Teams spending last days before camps trying to sign top picks

Friday, July 26th 2002, 12:00 am
By: News On 6

NFL teams spent Thursday trying to sign their top draft picks, thwarted in many instances by a ``slotting'' system that annually sets the pay checks of high-priced rookies.

Entering the day, only less than half of the 32 first-round draft picks had been signed. They were in clusters _ the first three overall choices and 10 more from the 19th to the 31st.

No. 10, offensive tackle Levi Jones of Cincinnati signed Thursday, and so did No. 17, cornerback Philip Buchanon of the Raiders, No. 30, guard Kendall Simmons of the Steelers, and No. 19, Ashley Lelie of Denver.

But the problem for agents and general managers alike is finding the slot in which to fit the contract. That is, 19 is paid a little more than 20, who gets a little more than 21 and so on.

``There is a gap between the fourth pick and the 19th pick and we're 14th,'' said Giants general manager Ernie Accorsi, who is trying to sign first-round pick Jeremy Shockey, already his starting tight end.

``We'd be willing to take our chances, but he's not. There's no form for him to fall back on.''

Minnesota was trying to work out a deal for the seventh overall pick, Bryant McKinnie, like Buchanon and Shockey a member of the national champion Miami Hurricanes.

``It's a tough deal to do,'' said Rob Brzezinski, the team's chief contract negotiator, who is dealing with Jim Steiner, one of McKinnie's agents.

``They're good agents _ they're looking out for their client,'' Brzezinski said. ``It's typical for a lot of these deals. We don't report until Friday night, so we should be all right.''



Having extended the contract of starter Kerry Collins, the Giants found enough cap room to re-sign backup Jason Garrett, cut last spring for salary cap reasons.

Garrett will compete for the second-string job with second-year man Jesse Palmer.

Second-round pick Tim Carter also signed, joining Garrett and the rest of his teammates at practice in Albany, N.Y.

Carter, a receiver from Auburn, received a four-year, $3 million contract, while Garrett got $650,000 to return as Collins' understudy for the third straight year.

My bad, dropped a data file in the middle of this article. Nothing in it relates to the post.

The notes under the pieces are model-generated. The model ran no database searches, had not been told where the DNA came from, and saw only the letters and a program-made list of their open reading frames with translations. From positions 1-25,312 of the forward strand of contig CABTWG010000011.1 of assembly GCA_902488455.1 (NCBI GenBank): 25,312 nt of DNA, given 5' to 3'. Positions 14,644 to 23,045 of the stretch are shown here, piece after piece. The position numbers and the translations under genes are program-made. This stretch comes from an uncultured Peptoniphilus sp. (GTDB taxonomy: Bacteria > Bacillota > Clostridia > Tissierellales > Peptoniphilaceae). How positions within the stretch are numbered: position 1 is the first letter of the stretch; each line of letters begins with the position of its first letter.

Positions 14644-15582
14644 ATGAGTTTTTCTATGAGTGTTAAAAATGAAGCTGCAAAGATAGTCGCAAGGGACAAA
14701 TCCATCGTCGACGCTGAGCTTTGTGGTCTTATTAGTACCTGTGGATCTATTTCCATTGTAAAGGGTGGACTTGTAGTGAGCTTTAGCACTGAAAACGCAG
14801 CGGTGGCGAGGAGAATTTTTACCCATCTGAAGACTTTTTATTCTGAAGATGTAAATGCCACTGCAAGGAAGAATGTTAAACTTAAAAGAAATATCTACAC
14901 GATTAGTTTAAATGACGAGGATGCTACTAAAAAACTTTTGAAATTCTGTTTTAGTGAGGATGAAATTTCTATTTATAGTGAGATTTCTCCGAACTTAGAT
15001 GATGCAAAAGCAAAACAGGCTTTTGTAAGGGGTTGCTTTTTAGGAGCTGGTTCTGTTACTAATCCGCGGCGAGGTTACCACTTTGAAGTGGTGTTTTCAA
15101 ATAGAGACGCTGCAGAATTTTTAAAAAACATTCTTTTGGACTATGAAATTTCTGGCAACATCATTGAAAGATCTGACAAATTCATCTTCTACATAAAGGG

Garrett, who has not thrown a pass in a regular-season game in his two seasons with New York, is going to be challenged by second-year pro Palmer, who would have been the No. 2 quarterback had Garrett not re-signed.



Kicker Jason Elam agreed to a one-year contract, and first-round draft pick Ashley Lelie, a wide receiver, and second-rounder Clinton Portis, also agreed to deals.

Elam will be at camp for the opening workouts Friday. He agreed to the Broncos' $1.5 million tender offer as the club's designated franchise player, the sides can now begin talks on a multiyear deal.

Agent David Ward said Portis, a running back, signed a four-year, $2.5 million contract and will be at two-a-days beginning Friday.

Defensive end Michael Sinclair, who had spent his entire 11-season career with Seattle, agreed to a one-year deal.

``Anytime you're out of a job, you say, `Which team has a strong possibility of getting to the playoffs and to the Big Show?''' said the 34-year-old Sinclair, who also talked with the St. Louis Rams and Oakland Raiders. ``The Broncos do. Hopefully with this ballclub, I can help these guys get to the Big Show.''



First-round draft pick Kendall Simmons reached terms on a six-year contract and reported to training camp in time for Pittsburgh's first workout.

The Steelers now have all players under contract. Defensive end Aaron Smith, who was threatening a holdout, signed a package worth $25 million over six years Wednesday, hours before the reporting deadline.